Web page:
Deep Waters

I make art with water. The series, Deep Waters, features my hands-on mono-print making process that integrates my decade long artistic practice with the watersheds of the Upper Midwest. This series of thirteen Water Prints evolved with, in, on, and alongside the Mississippi and Minnesota Rivers. I bring my photographs with their embedded river stories to open-air studios where the water and nature’s tools on hand mark, draw on, stain, paint, and infuse the prints. These art-making places are presently at the two rivers’ confluence, a farm culvert stream choked with runoff commodity farm sediment, the headwaters, a basically pristine trout stream, and a spot where a haz-mat suit was required to work with my hands and feet in the Mississippi River.

Deep Waters
Peter L. Johnson Deep Waters As I was framing this portrait the off gassing toxins allowed only a few photos to be taken before I was gagging and scrambling away. It took the good part of an hour to get the poison taste out of my mouth. It is gut wrenching at times to take in directly the crimes against nature that are just business as usual.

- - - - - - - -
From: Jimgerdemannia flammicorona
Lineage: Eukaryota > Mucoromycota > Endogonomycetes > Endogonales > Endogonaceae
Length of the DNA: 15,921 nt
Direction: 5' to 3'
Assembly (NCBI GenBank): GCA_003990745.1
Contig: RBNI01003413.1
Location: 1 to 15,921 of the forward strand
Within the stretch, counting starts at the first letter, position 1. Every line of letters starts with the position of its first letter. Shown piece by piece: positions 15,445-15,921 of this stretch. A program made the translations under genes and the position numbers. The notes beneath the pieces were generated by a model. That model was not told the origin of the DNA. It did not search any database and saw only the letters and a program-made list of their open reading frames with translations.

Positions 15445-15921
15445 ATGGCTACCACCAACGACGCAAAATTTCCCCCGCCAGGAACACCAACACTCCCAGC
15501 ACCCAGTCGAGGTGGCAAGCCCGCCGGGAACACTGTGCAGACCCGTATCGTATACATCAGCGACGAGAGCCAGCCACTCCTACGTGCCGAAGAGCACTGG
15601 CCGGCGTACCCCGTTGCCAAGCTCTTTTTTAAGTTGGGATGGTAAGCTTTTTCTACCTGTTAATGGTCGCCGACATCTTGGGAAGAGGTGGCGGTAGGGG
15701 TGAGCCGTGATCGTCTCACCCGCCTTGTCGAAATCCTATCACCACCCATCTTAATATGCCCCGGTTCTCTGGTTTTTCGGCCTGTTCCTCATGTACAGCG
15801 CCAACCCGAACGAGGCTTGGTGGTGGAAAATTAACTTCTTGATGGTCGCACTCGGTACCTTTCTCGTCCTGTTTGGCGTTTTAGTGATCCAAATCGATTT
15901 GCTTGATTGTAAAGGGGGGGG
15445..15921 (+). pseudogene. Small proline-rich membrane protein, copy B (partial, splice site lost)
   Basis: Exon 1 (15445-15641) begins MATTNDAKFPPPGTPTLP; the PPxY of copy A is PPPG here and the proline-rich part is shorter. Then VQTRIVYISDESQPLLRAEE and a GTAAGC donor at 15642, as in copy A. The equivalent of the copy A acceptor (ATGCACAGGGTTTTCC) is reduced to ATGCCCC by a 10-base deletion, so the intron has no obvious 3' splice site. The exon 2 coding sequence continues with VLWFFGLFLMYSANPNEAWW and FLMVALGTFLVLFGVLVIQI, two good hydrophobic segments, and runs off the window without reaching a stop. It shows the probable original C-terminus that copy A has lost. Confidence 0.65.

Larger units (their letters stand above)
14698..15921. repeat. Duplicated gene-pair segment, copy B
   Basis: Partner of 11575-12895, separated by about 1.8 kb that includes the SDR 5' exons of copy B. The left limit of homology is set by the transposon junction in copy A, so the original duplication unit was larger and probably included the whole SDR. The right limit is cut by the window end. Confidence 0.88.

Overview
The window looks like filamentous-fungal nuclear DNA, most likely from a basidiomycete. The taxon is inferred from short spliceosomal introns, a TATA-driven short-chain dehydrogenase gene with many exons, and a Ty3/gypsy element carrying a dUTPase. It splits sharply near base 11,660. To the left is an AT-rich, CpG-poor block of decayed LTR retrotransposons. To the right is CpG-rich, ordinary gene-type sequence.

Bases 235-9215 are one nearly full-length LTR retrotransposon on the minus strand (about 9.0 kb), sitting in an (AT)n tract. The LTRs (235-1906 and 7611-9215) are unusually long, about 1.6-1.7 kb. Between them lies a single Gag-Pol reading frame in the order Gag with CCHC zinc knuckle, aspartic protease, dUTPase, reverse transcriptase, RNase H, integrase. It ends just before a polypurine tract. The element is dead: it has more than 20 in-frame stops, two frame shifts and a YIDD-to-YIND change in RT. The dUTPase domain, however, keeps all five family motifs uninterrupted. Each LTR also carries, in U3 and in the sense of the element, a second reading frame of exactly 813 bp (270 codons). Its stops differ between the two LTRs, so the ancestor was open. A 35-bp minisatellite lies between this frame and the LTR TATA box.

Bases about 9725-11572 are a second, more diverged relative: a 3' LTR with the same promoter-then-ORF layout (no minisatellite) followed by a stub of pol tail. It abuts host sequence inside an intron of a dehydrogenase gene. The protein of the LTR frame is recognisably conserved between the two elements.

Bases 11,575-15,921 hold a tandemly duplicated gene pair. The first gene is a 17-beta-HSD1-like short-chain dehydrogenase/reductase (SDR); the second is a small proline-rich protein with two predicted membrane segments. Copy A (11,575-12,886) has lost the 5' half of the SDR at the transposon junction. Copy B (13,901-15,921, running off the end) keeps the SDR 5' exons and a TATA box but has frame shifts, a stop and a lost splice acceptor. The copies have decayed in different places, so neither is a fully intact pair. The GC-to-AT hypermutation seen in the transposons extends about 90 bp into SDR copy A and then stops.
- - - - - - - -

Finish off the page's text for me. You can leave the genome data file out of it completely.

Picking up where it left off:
Peter L. Johnson Deep Waters Can’t you smell it? Our home is on fire.

Peter L. Johnson Deep Waters MILK and TAR do not play well together.
Peter L. Johnson Deep Waters I saw da Vinci. In a piece of Styrofoam no less. Specifically, his notebooks. The print is turning into a shroud.

Peter L. Johnson Deep Waters The taking of this photograph, in negative degree weather not including wind chill, necessitated the institution of the above 10 degrees rule for taking photos outside. Despite that, the original photo triggers thoughts of global warming.
Peter L. Johnson Deep Waters I placed and scattered fall leaves on this print for three days. I did not peak. The reveal was sublime. Some of that still lingers in the print when you hold it in your hands.

Peter L. Johnson Deep Waters The water often shows me how to weave marks into and expand the intention of the original photograph. Here leaves were emblazoned soaking overnight. Berries splattered from above. Stems became brushes. My dross landscape cross-section sperm was invaded…it needed it.
Peter L. Johnson Deep Waters How do I fall in love with the river that is so abused and limited by our ways? I spend time with the water making art and in silence and walking along its shores with my dog.

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